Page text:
I shared with you the honor of The Bright Lights of Muleshoe being deemed worthy of shelf space in the Texas State Library and Archives as well as in the Texas Center for the Book in Austin. All of that earned me an invitation to the Fourth Annual Texas Authors Celebration at the Lorenzo de Zavala State Archives and Library Building at the State Capitol of Texas in Austin. The evening was sponsored by the State Library, the Texas Center for the Book, the Texas Book Festival, and the Writers’ League of Texas.
But wait-there’s more! It was quite a weekend with most of the focus on books and one day for plants. And both dogs made the trip this time, so from October 23-28, it was a full weekend.
Bill and I drove down to our place at Lake LBJ on Wednesday for the author event on Thursday, which Nola McKey and I attended that night. The Lorenzo de Zavala State Archives and Library Building is an impressive building right next door to the Capitol.
Cooper’s Old Time Barbecue catered a buffet meal and attendees were invited to look at exhibits and take tours of the library. One of the displays was of books recently added to the Center for the Book and the State Library and my book was one of them on display! Just in case you don’t see it, it’s the second book from the left on the top of the bookcase.
Mark Smith, Director and Librarian introduced Rebekah Manley, Coordinator of the Texas Center for the Book, and Andrea Lapsley, President of Friends of Libraries and Archives of Texas (not pictured), and the 2019 Texas Center for the Book Literacy Awards were presented. The Honorable Mention recognition and a check for $500 each went to Inside Books Project of Austin, and the Teen Bookfest by the Bay of Corpus Christi, with the Literacy Award of $2,000 going to Books are GEMS from El Paso.
Louie Gonzales accepted the award for Books are GEMS after a video about the program was shown.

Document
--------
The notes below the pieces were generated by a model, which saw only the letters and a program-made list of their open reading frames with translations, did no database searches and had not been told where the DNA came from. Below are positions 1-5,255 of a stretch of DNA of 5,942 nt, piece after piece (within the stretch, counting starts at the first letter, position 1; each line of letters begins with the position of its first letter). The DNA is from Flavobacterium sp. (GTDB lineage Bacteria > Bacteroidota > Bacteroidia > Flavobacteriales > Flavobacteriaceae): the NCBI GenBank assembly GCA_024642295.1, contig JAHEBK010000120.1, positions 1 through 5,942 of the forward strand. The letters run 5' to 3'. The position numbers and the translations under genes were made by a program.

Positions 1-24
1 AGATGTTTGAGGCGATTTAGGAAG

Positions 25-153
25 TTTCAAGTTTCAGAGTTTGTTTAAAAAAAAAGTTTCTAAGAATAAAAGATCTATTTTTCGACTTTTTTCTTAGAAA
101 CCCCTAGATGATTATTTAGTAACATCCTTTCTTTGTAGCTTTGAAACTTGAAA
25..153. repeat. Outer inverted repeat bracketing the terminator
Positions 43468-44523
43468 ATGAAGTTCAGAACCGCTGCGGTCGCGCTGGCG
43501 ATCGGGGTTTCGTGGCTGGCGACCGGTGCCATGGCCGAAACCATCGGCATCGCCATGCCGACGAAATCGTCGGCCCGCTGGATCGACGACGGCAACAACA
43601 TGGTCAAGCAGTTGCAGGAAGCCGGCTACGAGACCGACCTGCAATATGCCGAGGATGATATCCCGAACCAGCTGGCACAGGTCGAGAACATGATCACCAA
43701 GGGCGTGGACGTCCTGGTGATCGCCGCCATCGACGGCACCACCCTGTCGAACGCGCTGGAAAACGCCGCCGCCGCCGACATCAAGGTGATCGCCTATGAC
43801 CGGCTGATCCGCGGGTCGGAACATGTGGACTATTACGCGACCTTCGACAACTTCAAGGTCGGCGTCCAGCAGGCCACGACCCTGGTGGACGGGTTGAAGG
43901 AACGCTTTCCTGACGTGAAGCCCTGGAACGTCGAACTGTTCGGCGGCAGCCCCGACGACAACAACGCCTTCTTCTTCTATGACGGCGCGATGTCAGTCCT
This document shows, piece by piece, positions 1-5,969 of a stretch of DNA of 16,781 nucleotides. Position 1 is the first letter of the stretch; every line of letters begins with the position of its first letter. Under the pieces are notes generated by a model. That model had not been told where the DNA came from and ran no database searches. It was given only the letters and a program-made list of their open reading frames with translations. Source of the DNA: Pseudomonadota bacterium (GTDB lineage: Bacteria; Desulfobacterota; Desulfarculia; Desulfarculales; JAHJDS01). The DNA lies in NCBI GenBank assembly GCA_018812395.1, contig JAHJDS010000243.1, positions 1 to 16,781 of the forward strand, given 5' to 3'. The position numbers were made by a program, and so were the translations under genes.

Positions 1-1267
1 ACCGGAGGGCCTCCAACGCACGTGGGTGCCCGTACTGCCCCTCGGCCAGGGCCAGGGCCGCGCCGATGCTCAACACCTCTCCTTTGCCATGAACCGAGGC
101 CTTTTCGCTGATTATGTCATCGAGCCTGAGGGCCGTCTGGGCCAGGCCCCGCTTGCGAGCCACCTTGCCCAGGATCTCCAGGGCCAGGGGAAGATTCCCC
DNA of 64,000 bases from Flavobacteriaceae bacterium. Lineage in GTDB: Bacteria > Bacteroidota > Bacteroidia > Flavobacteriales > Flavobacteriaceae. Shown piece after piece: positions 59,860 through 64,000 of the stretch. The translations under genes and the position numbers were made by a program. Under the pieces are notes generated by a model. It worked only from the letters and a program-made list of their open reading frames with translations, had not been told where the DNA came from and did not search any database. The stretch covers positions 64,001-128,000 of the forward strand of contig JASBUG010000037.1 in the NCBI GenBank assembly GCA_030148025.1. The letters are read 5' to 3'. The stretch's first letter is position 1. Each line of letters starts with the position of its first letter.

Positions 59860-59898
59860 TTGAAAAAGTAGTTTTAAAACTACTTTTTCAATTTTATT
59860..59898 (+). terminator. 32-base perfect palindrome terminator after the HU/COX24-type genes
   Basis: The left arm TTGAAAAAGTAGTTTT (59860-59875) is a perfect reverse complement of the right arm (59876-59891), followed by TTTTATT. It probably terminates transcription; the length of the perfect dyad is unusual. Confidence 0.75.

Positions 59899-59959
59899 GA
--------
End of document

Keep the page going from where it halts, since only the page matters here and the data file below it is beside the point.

Next came the panel discussion moderated by Becka Oliver, Executive Director of the Writers’ League of Texas. Featured were Chris Barton, author, and Ekua Holmes, illustrator, of the 2019 Texas Great Read selection What Do You Do with a Voice Like That? The Story of Extraordinary Congresswoman Barbara Jordan. along with Michael Hurd, Director of Texas Institute of the Preservation HIstory and Culture at Prairie View A&M and author of Thursday Night Lights: The Story of Black High School Football in Texas.
After we enjoyed hearing what the panelists had to say, it was back to the lobby of the library for desserts, book signings, and networking. I also signed the Author’s Celebration poster since I was an author of one of the “Voices and Vision” books now in the library.
A very loud storm hit during the programs, and we braved the elements getting to the parking garage. As we were leaving, this is what the Capitol looked like, and I thought it was an interesting image.
Then on Friday Nola had tickets to a live taping for the PBS program “Overheard with Evan Smith” of an interview with author John Grisham. As we walked in, we were face to face with the Austin City Limits sign, only to be told that they now tape that program at another site, but it was still interesting to see what you don’t see when you watch it on TV. It was interesting to be part of a live taping because, after all, it is live, and they redo things to get just the effect they want when it is shown on television. Unfortunately for us, however, John Grisham was facing the other side of the room, and we missed hearing much of what he had to say.
Saturday I sold plants at the Burnet Farmers Market, and it was cold and windy. Not real pleasant until about 11 o’clock when the sun finally warmed things up. But I sold some plants and met some interesting people, so it worked out fine.
Sunday I drove to Kyle to pick up my daughter-in-law Erin and we went back to the Capitol where the Texas Book Festival was set up all around the grounds. We listened to a couple of panel discussions, and I even had a chance to visit briefly with two former students, Amber (Green) and Stacy ()McElroy), before going to the Writers’ League of Texas booth for a chance to sell some books. Didn’t sell any, but at least I had some interested onlookers stop and take a business card; maybe they will order one later.
Three days of book-related events and one day of selling plants made for a pretty busy and long weekend. Covered a lot of ground in a short period of time. But it was worth it.
I LOVE that you are always doing such AMAZING things, you are a true inspiration. Congratulations on the success of your book. “The Bright Lights of Muleshoe” plays such an important role in preserving the sweet history of Muleshoe. I am just one young person curious about the history of Muleshoe who has been able to reference your book when Google didn’t have the answer. I really am thankful for your hard work in creating this.
Thanks so much, Carina! It’s nice to know I have answers when Google doesn’t! Ha!